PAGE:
Thoropa

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Thoropa
Thoropa miliaris.jpg
Thoropa miliaris
Scientific classification Red Pencil Icon.png
Kingdom: Animalia
Phylum: Chordata
Class: Amphibia
Order: Anura
Family: Cycloramphidae
Genus: Thoropa
Cope, 1865
Type species
Cystignathus missiessii
Eydoux and Souleyet, 1842
Species

7 species (see text)

Thoropa is a genus of frogs in the family Cycloramphidae. [1] [2] They are endemic to eastern and southeastern Brazil. They are sometimes known as river frogs. [1]

Contents

Description, ecology, and behavior

Thoropa are associated with rocks and have cryptic coloration. Their size ranges from small to medium, 28–102 mm (1.1–4.0 in) in snout–vent length. [3] They occur at elevations up to 1,500 m (4,900 ft) above sea level; [3] Thoropa miliaris and Thoropa taophora can even live on rocky marine shores, foraging in the intertidal zone. [4] [5] Male Thoropa are associated with wet rock faces, whereas the females seem to range more widely. [6]

In species where reproduction is known, males are territorial—suitable wet rock faces are a scarce resource. Furthermore, mature male Thoropa feature characteristic clusters of dark spines on the inner portions of the hand. It appears that these are associated with male-male combat, probably in conjunction with territorial disputes. Scratch marks in males, but not in females, support this interpretation. [6]

The eggs are laid on rocks with a thin layer of water. Tadpoles are semiterrestrial and have a depressed shape, long tail, and bulging eyes. [3]

Male T. taophora frogs mate exclusively and repeatedly with two females per season in a polygynous system in which the semiterrestrial tadpoles from both females share the same freshwater seep. [7] The females have a dominance hierarchy, and the males mate more with the dominant female. [7]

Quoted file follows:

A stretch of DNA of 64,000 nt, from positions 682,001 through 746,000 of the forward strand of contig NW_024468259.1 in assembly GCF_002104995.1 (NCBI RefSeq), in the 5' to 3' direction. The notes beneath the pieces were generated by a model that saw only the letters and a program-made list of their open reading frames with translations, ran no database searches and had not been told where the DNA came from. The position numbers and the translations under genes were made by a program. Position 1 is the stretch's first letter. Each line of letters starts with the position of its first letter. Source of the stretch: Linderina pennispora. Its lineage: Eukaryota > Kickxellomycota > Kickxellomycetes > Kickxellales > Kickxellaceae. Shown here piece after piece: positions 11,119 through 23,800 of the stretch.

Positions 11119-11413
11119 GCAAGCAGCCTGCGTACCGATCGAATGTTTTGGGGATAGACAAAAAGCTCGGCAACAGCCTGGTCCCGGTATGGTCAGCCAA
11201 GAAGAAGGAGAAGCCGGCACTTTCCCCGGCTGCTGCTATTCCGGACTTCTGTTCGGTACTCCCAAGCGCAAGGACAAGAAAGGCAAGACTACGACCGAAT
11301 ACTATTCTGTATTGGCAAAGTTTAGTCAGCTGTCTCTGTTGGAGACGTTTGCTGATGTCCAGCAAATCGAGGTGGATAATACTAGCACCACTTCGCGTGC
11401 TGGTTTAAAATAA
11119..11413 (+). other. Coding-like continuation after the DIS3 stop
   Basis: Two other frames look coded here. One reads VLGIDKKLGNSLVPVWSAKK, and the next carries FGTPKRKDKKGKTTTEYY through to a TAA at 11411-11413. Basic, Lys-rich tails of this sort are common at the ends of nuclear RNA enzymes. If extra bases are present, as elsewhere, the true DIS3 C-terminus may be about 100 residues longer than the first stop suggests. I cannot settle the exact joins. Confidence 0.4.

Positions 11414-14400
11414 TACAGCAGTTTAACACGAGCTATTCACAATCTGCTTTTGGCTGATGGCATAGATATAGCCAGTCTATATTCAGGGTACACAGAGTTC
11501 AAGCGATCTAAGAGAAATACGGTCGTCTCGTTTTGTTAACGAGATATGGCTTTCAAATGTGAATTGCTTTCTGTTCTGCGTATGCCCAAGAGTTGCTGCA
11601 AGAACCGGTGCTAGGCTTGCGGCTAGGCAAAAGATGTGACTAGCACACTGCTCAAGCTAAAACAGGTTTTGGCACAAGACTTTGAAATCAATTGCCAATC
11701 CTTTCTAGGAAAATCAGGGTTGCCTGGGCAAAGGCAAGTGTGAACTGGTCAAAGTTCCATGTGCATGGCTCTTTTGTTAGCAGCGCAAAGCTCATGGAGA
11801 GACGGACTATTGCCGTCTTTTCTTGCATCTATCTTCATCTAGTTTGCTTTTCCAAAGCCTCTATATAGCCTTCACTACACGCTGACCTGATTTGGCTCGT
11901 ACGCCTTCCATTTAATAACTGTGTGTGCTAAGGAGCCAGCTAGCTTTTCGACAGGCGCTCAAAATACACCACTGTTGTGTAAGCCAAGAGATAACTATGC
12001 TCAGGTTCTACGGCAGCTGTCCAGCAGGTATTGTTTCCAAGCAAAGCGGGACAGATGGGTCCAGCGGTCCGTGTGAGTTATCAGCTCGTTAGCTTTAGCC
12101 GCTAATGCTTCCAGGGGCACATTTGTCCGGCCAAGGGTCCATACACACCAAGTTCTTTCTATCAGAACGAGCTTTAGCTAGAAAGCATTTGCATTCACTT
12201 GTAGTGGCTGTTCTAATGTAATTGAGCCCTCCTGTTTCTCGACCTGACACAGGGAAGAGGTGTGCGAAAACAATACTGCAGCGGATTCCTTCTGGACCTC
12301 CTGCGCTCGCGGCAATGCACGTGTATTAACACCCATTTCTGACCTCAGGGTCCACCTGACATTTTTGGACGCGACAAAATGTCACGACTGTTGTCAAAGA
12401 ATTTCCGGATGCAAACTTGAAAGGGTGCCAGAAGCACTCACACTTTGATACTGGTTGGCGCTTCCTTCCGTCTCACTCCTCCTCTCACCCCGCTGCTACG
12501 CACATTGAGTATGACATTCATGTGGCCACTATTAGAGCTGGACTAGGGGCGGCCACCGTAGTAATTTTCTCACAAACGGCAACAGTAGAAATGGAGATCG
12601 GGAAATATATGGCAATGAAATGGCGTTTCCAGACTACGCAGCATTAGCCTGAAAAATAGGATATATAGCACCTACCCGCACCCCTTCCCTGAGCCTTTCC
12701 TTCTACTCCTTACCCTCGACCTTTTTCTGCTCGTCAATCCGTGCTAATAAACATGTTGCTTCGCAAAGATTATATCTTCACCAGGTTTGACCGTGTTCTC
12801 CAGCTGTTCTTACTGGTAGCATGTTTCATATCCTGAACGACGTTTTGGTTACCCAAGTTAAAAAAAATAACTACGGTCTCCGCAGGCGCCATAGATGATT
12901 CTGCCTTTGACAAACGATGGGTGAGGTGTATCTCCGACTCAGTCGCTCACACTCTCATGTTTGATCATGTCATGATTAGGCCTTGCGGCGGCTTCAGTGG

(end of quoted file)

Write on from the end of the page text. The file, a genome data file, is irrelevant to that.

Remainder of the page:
Species

The genus contains the following species: [1] [2]

Related Research Articles

Eleutherodactylidae Family of amphibians

The Eleutherodactylidae are a family of direct-developing frogs native to northern South America, the Caribbean, and southernmost North America. They are sometimes known under the common name rain frogs. Formerly the subfamily Eleutherodactylinae of the family Leptodactylidae, it was raised to the family status following a major revision of New World direct-developing frogs in 2008. As currently defined, the family has more than 200 species.

Cycloramphidae Family of amphibians

The Cycloramphidae are a family of frogs endemic to southeastern Brazil. This family has seen large changes in its composition. Genera that have at some point been included in the Cycloramphidae are at present placed in the Alsodidae, Hylodidae, Leptodactylidae, and Rhinodermatidae. Of these, the Alsodidae and/or Hylodidae have also been considered as subfamilies of Cycloramphidae ; the Cycloramphidae, as recognized at present, would be similar to subfamily Cycloramphinae under such system.

<i>Physalaemus</i> Genus of amphibians

Physalaemus is a large genus of leptodactylid frogs. These frogs, sometimes known as dwarf frogs or foam frogs, are found in South America. It is very similar to Leptodactylus, a close relative, and indeed the recently rescribed Leptodactylus lauramiriamae is in some aspects intermediate between them.

<i>Leptodactylus</i> Genus of amphibians